The United States Sentencing Commission posted a notice soliciting comments for possible revisions to USSG 2R1.1 (Antitrust Offenses) to be submitted by July 29th. I have posted about this previously. (here)(here). This week I submitted my comments to the Commission. I limited my comments to my concerns over the guidelines as they apply to individual defendants. My basic concern is that the volume of commerce is a poor measure of an individual defendant’s culpability, yet it is the primary driver of the offense level. More specifically, my comments set forth my three primary concerns with the antitrust guidelines as applied to individuals: 1) that the maximum prison sentence of 10 years under the Sherman Act should be reserved for the most egregious cases such as recidivism or explicit economic coercion; 2) that the volume of commerce be de-emphasized as the primary determinant of an individuals’ culpability and be applied only for defendants who had the authority to commit their company to the cartel; and 3) that other factors that more accurately reflect culpability (such as motive) play a role in guidelines calculation.
I also discuss how the Antitrust Division has changed its investigative strategy from “Big Fish/Little Fish” to a “Race to the Courthouse.” This strategy, while successful on one level, has highlighted the inequity of the guidelines of relying principally on volume of commerce to determine an individuals’ recommended guideline sentence. The letter also explains how the failure of the guidelines to reflect an individual’s culpability has led Courts to nearly uniformly depart from imposing a guidelines sentence, even when recommended by the prosecutors.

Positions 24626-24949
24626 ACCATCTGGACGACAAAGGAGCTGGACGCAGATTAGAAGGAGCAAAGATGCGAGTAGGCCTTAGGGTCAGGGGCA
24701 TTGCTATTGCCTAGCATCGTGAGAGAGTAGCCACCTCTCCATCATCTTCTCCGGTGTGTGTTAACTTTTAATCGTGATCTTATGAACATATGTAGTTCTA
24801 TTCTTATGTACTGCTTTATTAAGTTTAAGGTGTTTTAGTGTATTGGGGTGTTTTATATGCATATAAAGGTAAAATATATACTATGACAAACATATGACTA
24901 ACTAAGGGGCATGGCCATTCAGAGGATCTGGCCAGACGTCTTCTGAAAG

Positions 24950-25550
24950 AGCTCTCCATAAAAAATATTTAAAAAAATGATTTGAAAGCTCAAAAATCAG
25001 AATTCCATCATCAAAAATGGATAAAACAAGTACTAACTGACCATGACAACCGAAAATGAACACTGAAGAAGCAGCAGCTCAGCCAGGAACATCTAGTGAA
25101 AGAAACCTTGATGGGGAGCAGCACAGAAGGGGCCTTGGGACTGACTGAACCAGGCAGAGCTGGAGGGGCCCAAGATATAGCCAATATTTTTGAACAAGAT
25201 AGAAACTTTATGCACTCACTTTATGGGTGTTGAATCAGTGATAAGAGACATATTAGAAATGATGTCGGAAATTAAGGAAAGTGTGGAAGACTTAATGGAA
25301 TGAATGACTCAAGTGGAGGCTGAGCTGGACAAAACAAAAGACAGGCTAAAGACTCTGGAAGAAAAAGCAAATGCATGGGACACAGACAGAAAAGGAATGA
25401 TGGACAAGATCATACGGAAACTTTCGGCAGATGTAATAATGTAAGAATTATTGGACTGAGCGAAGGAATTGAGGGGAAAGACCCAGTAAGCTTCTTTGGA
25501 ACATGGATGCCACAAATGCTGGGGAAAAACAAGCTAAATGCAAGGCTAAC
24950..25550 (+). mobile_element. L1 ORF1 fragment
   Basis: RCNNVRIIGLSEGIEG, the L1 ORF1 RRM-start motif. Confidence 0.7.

Finally, the letter asks the Commission to consider my suggested antitrust guideline reforms that I believe will better reflect an individual’s personal culpability. While I have opinions based on my many years of prosecuting antitrust crimes, I certainly don’t have all the answers. My hope is to contribute to an informed discussion of how the antitrust sentencing guidelines can be amended to punish based on relative individual culpability and also best serve the purpose of general deterrence of price-fixing and bid rigging.
A complete copy of my letter to the Sentencing Commission can be found here. Or, email me and I would be happy to send you a copy.
Thanks for reading!